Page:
To better understand franchise prospects and the franchise buying process, Landmark Interactive analyzed data from more than 40 million Internet visits since 2010 to the leading franchise portals. These included Franchise.com, FranchiseOpportunities.com, FranchiseSolutions.com, FranchiseGator.com, and BusinessBroker.net. Landmark President Michael Alston said they looked for changing patterns in how prospects access the Internet, how they use portals, and how the profile is changing among late-stage prospects who contact a franchisor through a lead form.
FU: What were the key findings and results of your research?
Alston: The number of high-value franchise prospects has surged in the past two years. Interest in franchises requiring more than $100,000 nearly doubled in that time, up 91 percent, and interest in $250,000-plus businesses tripled, with a 201 percent increase over summer 2013. Investment interest for $50,000 to $99,000 franchises also nearly doubled, with 90.4 percent growth. And prospects for opportunities under $50,000 saw steady growth, with a 12.9 percent increase under $25,000, and an 8.3 percent increase in the $25,000 to $49,000 segment. Research also showed that mobile phones are now the predominant Internet channel for franchise development. Smartphones generated 51 percent of franchise recruitment leads this summer, more than twice the share of 2013, and up from a mere 2 percent of franchise leads only 5 years ago.
FU: Any other surprises in your research findings?
Alston: We were astonished at what a clear picture the profile data painted for us. Other measures of business optimism show the outlook improving in fits and starts, but this willingness to invest in higher-cost businesses is a stronger show of confidence among savvy entrepreneurs. As the economy improves, we expect more high-value buyers and first-time prospects to come off the sidelines. So understanding franchisee personas and profiles will become even more important for effective franchise development. We were not surprised to see a surge in high-value leads being submitted by mobile phone. For the Internet in general, that's the new normal. Google recently announced that the majority of its global searches are now performed on smartphones.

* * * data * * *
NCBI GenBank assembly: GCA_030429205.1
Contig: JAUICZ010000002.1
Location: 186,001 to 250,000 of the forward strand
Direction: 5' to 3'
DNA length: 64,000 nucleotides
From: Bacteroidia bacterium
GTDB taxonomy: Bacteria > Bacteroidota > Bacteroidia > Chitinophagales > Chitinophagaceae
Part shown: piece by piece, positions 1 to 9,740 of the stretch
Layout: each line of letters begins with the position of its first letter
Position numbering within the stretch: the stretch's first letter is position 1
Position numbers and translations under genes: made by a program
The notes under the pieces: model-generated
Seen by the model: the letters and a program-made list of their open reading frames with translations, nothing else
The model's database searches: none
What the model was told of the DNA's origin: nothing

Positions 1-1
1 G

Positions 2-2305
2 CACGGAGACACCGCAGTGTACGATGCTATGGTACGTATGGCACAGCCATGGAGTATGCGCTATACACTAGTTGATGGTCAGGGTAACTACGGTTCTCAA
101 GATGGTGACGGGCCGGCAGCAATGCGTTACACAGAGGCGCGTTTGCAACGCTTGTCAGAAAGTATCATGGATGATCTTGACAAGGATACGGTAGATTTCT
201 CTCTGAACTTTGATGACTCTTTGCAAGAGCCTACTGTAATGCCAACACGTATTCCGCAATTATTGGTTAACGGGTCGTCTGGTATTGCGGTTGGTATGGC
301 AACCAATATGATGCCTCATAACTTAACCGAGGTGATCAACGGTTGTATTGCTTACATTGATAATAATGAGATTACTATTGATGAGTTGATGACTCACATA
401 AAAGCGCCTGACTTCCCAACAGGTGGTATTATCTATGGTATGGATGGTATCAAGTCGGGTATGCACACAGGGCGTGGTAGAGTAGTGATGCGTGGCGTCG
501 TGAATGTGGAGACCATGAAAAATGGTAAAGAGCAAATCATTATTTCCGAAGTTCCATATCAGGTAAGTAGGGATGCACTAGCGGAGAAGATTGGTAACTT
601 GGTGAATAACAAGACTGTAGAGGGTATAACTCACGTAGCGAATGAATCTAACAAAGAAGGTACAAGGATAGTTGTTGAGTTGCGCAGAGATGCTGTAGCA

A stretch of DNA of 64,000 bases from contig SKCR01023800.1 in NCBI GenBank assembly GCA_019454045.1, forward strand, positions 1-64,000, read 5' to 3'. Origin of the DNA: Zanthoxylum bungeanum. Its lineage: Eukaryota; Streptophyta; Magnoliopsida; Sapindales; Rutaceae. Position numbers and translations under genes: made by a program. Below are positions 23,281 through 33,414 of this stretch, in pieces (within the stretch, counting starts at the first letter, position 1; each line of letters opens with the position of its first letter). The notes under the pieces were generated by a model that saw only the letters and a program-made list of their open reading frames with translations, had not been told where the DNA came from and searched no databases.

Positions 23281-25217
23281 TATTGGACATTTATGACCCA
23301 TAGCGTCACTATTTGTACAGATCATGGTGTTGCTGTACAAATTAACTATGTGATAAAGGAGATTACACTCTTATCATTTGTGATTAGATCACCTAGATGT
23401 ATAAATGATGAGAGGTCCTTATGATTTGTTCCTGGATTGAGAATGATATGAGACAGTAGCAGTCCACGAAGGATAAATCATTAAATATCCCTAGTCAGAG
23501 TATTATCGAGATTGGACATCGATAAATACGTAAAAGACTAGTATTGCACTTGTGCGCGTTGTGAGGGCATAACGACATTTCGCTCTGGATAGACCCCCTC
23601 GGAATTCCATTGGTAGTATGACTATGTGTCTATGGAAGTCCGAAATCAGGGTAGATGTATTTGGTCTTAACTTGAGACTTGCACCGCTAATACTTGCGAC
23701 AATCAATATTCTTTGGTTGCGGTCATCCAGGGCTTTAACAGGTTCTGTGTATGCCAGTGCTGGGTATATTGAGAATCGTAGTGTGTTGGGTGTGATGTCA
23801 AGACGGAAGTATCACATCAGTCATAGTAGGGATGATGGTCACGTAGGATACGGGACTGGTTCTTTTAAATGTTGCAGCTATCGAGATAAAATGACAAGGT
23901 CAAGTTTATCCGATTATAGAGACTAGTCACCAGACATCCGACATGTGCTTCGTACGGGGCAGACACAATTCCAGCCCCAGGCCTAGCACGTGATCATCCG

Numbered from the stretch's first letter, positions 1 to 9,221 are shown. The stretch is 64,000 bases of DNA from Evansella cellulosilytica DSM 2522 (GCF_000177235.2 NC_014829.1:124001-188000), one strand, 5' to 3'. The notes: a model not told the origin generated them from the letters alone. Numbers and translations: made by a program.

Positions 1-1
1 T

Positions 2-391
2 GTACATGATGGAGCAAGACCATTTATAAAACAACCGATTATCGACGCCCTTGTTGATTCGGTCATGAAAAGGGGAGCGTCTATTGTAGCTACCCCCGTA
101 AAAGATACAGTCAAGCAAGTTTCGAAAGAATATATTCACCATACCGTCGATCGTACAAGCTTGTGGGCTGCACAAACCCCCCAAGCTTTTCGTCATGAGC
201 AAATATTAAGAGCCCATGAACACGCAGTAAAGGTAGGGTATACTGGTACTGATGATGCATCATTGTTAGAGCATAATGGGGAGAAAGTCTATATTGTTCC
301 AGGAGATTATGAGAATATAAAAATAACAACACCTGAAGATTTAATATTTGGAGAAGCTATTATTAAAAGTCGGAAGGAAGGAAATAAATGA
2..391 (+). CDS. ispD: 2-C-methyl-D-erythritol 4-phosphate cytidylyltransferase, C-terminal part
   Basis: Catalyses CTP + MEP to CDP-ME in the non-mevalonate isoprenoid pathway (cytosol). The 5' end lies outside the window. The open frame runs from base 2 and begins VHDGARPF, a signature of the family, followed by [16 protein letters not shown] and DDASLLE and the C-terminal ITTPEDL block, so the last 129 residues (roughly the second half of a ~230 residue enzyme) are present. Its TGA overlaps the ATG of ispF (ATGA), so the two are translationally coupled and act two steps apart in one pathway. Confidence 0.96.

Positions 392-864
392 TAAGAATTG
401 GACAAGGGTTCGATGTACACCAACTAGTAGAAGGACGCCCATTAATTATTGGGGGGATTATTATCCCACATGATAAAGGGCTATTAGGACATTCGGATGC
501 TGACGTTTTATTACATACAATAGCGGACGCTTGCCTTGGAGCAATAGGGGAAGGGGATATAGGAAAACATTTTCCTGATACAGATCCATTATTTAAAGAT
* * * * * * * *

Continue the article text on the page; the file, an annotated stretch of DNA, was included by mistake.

FU: Based on your research, how can franchise brands do a better job of sales/recruitment?
Alston: As the U.S. economy continues to improve, prospective franchisees are likely to come to the table with greater financial assets. Successful franchisors will gather as much data as they can to better understand the changing investor profile, to improve the return on their development processes, and to choose the best franchise owners.
Websites and social media
FranConnect analyzed two components of the franchise discovery process: the franchise website and social media presence. Tim Johnson, president of brand development at FranConnect, says sites were scored based on adherence to proven best practices for the franchise discovery process. "There was no judgment for usability nor design, and the results were based on actual content and functionality to produce the overall score. The search was conducted through the eyes of a franchise prospect, not a person familiar with the franchise industry," he says. Uniform guidelines were applied to all brand assessments, with very little left to a qualitative judgments, he said.
FU: What were the key findings and results of your research?
Johnson: It appears that attendees took heed of what was shared last year as important and embraced the initiatives. Franchise websites that contain a process for learning (a stepped approach to learn about the opportunity) almost doubled, and the number of those having a mobile-optimized site rose from 17 to 52 percent. Conversely, not all best practices on the social front appear to have been as broadly embraced. Having uniform branding on local Facebook pages only went from 31 to 38 percent, and sharing the franchise opportunity on Facebook remained flat at 30 percent.